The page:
If you want to strip like a pro, consider these tips:
1. Understand that Grass Matters
The first thing to consider is the lawn. The yard should be smooth and evenly planted. These features will provide a perfect lawn strip.
Perhaps you have fescue, ryegrass, or bluegrass types of grass; that is an added advantage for you. These are grass species that work best for striping. That is because not all types of grass are fit for striping.
Longer grasses with fine leaf blades are excellent in striping. They tend to stay flat after rolling.
Also read: Universal baggers for Zero turn mower
2. Choose Mowing Tools
Most homeowners will create pale striping, which is worth trying. However, that may not provide the dramatic effect you want.
You need to ensure the blades of grass will blend appropriately. Therefore, you will need a striping kit such as a Harrison Specialities striping kit or a mower having a full-width roller.
3. Start-Up the Lawn Mower and Try Striping
Choose a striping design layout you want. In some designs, you may need to have a ruler. But you can try with a straight sidewalk, straight edge, or a driveway as a guide.
Mow parallel to the straight edge, and when you want to pivot, lift the mower deck. Also, consider mowing in the opposite direction of the first pass.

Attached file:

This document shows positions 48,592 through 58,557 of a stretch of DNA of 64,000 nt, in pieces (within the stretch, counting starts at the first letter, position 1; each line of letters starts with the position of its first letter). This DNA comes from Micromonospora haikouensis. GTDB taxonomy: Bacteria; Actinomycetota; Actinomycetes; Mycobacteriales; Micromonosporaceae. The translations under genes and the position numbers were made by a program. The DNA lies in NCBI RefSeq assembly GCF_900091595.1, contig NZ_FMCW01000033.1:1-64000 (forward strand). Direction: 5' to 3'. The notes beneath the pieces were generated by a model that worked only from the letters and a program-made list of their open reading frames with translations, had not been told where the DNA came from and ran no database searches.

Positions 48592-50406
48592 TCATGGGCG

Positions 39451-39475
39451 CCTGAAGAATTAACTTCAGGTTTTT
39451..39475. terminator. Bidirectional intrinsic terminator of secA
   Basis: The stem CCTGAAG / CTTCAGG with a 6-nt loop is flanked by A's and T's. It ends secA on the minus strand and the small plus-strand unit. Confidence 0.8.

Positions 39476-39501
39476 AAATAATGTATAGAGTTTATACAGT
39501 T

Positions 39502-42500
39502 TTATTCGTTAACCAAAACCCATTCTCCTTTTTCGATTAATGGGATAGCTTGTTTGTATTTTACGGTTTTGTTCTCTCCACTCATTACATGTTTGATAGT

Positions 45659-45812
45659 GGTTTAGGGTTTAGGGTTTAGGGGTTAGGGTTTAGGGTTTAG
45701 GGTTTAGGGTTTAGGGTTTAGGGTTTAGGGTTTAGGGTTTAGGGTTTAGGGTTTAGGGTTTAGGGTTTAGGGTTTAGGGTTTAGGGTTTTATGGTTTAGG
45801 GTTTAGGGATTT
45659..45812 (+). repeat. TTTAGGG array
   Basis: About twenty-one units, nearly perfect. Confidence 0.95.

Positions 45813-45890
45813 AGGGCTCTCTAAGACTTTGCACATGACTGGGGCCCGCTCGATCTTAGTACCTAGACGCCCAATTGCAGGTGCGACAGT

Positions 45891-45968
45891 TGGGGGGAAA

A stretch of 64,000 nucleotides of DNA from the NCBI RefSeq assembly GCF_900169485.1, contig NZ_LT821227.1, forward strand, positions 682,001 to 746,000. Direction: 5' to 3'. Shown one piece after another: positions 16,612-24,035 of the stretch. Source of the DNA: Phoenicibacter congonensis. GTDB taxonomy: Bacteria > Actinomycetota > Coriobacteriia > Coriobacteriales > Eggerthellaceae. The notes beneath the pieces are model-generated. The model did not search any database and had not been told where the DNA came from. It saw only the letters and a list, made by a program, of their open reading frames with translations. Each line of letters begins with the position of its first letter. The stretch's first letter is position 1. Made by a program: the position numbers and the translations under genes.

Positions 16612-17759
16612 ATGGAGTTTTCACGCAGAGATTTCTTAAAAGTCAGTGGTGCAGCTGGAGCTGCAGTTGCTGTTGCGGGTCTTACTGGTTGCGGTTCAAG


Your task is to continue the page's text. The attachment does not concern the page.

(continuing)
Also read: Miniature toy lawn mowers
4. Practice Striping
Keep your gaze 10 feet ahead to help you achieve confidence while practicing. The other is to mow high, to keep grass soft and long, thus more pliable. It will also be easy to tamp down using a roller.
5. Pick a Pattern
Now you have mastered stripes; it’s time you pick the pattern you want. You can choose from countless patterns, but you should start with simple stripes. That can help you practice consistently.
Once you understand how to stripe, you can consider trying some of these patterns: circles, waves, checkerboards, or diamonds.
FAQ: How to do Lawn Striping
Is lawn striping suitable for all grasses?
There are grasses suitable for lawn stripings, such as fescue, ryegrass, and bluegrass. These grasses can stay healthy when cut at high heights. They also have fine textures and don’t bend too much, which means not all grasses are suitable for lawn striping.
Can I strip my lawn without using a roller?
If you don’t have a roller, you can strip your lawn. Cut the grass to the desired height. When you start lawn striping, lower the lawn mower at its lowest setting. Run the lawn mower up and down in a straight line. At the end of the lawn, change the directions of your mowing to form stripes.
Should I use striping kits?
You don’t need to have a striping kit. With a standard mower, you can still get the stipes you need on your lawn. However, investing in a striping kit will make the lines cleaner and crisper.
You can use your lawn mower to create the beautiful strips you see in other lawns. The stripes make the grass look like ballpark grass.
The process is simple; we have highlighted above how to do lawn striping like a pro in this article.
Lawn striping can be a fun activity, satisfying, or even meditative hobby that makes your neighbors jealous.